Some of the largest waiting lists at Tullamore hospital in the country

Midland Regional Hospital in Tullamore has some of the longest waiting lists in the country, new figures show.

These include the fourth largest waiting list for outpatient ENT (ear, nose and throat) (5,408) and the fifth largest waiting list for outpatient orthopedic (5,940) nationally.

The survey also found that a third of patients at the three Midlands hospitals in Tullamore, Portlaoise and Mullingar wait more than a year for treatment.

A total of 35,500 people in the Midlands are waiting to be seen or treated by a consultant at public acute care hospitals in the region.

Gynecology, general surgery and orthopedics represent 75% of people awaiting hospitalization / day hospitalization; One in four approved permanent hospital consultant positions in the Midlands are not staffed as needed, causing delays in providing timely patient care.

The Irish Hospital Consultants Association (IHCA), which conducted the survey, warned of excessively long waits for patients in the Midlands before being treated or assessed by a consultant at public acute care hospitals in the region .

IHCA President Professor Alan Irvine said: “Each of the 35,539 people in the Midlands awaiting treatment at a public hospital represents a person and family seeking health care, often in pain. pain, suffering and psychological distress of not knowing when they will be able to receive treatment. The government must act urgently to resolve the recruitment and retention crisis for consultants to facilitate the care these patients desperately need. “

Although Tullamore has the highest wait lists of the three Midland hospitals, they have only increased by eight percent since 2015.

This compares to a doubling of waiting lists in Portlaoise and a 65% increase in Mullingar.

In the three public hospitals of Mullingar, Portlaoise and Tullamore, there are more than 35,000 people on the waiting lists for an outpatient appointment, outpatient or outpatient treatment, or gastrointestinal (GI) endoscopy. More than a third of these people (12,800) have been waiting for more than a year. *

In the counties of Laois, Offaly, Longford and Westmeath, 9,400 more people are now awaiting public hospital care compared to November 2015, an increase of 36 pc.

People who have to wait a long time for procedures such as hip or knee surgery often face increased pain, while delays in the ENT assessment may present special concerns about the risk of a possible delay in cancer diagnosis.

Across the region, the number of patients waiting more than 12 months for inpatient / outpatient treatment has more than quadrupled (+ 432pc) over the past six years, with a dramatic 57-fold increase in these ‘wait lengths’. »To the MRH Portlaoise.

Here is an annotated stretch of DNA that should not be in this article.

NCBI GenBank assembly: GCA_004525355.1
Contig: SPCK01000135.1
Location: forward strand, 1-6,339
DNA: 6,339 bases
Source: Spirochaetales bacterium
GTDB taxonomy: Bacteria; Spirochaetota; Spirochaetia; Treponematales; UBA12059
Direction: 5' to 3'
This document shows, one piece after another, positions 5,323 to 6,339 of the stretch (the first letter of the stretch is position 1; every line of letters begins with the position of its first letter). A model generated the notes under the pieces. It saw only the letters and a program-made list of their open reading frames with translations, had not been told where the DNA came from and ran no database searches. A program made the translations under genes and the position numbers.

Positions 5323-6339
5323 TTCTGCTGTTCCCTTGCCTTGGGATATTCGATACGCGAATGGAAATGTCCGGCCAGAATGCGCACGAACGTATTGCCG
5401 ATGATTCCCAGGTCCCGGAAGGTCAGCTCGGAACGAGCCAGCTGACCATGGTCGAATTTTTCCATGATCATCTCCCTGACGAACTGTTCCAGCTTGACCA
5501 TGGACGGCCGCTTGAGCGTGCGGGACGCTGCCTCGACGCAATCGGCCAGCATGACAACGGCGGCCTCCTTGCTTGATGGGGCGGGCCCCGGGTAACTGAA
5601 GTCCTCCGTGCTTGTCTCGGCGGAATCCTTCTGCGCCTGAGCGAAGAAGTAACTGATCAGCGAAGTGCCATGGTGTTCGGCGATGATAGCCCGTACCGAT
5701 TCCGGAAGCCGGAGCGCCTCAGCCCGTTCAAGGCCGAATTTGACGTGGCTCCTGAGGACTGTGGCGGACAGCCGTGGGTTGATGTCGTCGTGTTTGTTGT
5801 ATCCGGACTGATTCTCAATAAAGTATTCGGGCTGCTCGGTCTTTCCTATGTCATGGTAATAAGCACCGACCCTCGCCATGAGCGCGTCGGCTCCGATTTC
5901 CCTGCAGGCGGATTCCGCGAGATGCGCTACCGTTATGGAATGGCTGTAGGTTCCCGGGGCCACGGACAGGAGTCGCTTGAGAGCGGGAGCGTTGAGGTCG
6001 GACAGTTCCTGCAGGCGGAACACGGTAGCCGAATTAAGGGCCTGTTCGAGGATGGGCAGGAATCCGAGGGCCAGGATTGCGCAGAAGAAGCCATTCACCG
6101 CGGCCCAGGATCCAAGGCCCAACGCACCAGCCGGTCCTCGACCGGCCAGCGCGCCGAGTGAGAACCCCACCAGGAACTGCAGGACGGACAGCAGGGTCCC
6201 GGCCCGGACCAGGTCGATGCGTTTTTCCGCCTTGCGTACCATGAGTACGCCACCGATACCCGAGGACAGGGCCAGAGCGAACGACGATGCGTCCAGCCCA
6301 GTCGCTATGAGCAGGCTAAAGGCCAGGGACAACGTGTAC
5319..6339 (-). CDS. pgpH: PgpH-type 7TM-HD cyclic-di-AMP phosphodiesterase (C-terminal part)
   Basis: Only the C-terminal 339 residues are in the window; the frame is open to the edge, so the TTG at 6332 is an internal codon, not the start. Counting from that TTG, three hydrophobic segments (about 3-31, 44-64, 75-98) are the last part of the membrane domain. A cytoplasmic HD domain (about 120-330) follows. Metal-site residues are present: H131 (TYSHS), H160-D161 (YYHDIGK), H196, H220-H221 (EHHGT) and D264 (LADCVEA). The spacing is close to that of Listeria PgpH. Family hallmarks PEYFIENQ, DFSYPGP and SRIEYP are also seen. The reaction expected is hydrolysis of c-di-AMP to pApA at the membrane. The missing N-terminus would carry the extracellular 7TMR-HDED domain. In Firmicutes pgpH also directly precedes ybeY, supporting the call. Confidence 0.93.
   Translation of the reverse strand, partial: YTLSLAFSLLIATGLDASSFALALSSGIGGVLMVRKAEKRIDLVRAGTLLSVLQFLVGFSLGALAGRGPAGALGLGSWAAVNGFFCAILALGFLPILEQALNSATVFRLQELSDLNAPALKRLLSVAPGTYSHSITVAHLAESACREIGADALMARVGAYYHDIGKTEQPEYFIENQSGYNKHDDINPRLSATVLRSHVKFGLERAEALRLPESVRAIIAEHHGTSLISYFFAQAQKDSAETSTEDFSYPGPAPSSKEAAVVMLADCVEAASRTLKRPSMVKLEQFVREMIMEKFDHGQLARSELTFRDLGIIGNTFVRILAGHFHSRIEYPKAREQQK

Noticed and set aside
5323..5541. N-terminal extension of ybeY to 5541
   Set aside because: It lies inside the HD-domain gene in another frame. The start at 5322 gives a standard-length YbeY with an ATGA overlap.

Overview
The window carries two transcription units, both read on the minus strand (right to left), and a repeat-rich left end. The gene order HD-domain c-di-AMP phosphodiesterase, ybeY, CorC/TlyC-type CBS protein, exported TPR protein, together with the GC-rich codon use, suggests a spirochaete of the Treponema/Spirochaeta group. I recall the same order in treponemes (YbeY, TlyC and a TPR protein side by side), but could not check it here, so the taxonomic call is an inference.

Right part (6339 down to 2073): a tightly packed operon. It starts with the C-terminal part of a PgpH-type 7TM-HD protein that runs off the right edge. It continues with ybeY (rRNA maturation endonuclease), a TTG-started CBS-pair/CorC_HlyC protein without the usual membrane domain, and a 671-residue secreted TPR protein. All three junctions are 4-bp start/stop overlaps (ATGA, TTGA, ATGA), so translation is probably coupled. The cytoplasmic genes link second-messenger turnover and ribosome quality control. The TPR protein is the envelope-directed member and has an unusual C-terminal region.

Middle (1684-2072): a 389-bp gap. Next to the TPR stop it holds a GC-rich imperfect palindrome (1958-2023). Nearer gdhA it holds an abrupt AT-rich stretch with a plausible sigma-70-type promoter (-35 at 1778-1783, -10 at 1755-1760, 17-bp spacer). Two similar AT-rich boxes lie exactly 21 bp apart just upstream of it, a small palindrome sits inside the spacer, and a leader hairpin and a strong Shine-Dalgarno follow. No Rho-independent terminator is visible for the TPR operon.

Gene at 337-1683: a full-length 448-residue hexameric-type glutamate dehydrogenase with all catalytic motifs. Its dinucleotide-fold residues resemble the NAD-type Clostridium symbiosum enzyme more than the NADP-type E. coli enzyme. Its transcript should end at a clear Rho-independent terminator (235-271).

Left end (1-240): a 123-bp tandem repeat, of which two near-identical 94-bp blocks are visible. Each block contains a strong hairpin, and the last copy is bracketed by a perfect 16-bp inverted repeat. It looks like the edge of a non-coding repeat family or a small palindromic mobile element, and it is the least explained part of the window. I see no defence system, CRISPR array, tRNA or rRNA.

The three specialties of gynecology (704 patients), general surgery (698 patients) and orthopedics (618 patients) together represent three quarters (75%) of the total number of people awaiting hospitalization / day hospitalization in the Midlands.

Since 2015, there are now more than 500 additional women awaiting a gynecological intervention through the MRH Mullingar and the MRH Portlaoise.

Ireland has the lowest number of specialist physicians per 1,000 population in Europe at 1.48, 42% below the EU average of 2.54. The IHCA says the severe shortage of consultants in the Midlands is the main contributor to unacceptable delays in providing patient care. Across the region, 41 (25%) of the 165 approved consultant positions were vacant or filled on a temporary or interim basis (as of May 2021), with this percentage rising to 30% at HRM Mullingar.

A report released last week by the Medical Council revealed the gravity of the consultant recruitment and retention crisis. According to the report, 44% of specialist trainees intend to go abroad to practice medicine, meaning that at a time when there is a dire need for more consultants and doctors, the system Irish health is losing them.

Commenting on the waiting lists, IHCA President Professor Alan Irvine said: “With a quarter of all consultant positions approved in the Midlands vacant or temporarily filled, the people of Laois, Offaly, Longford and Westmeath are forced to wait much longer. than they should for the essential hospital care they need.

“Each of the 35,539 people in the Midlands awaiting assessment and treatment at a public hospital represents an individual and family seeking health care, often facing the pain, suffering and psychological distress of not know when they can receive them.

“The government must keep its promise to provide the extra beds, additional consultants and additional facilities much needed to meet the health needs of all those currently awaiting care in Midlands hospitals.

“The severe shortage of consultants in the region is the main cause of the unacceptable delays in providing patient care. The government must act urgently to resolve the recruitment and retention crisis for consultants in order to alleviate this distress and facilitate the care these patients desperately need.

“Most importantly, Health Minister Stephen Donnelly must keep his ‘unambiguous commitment’ to address the issue of pay inequity for all consultants hired since 2012. It is the most practical solution that will ensure that care is provided. timely delivery is provided not only to the thousands of people awaiting treatment in the Midlands, but to the 897,000 people awaiting hospital care across the country. “

Toya J. Bell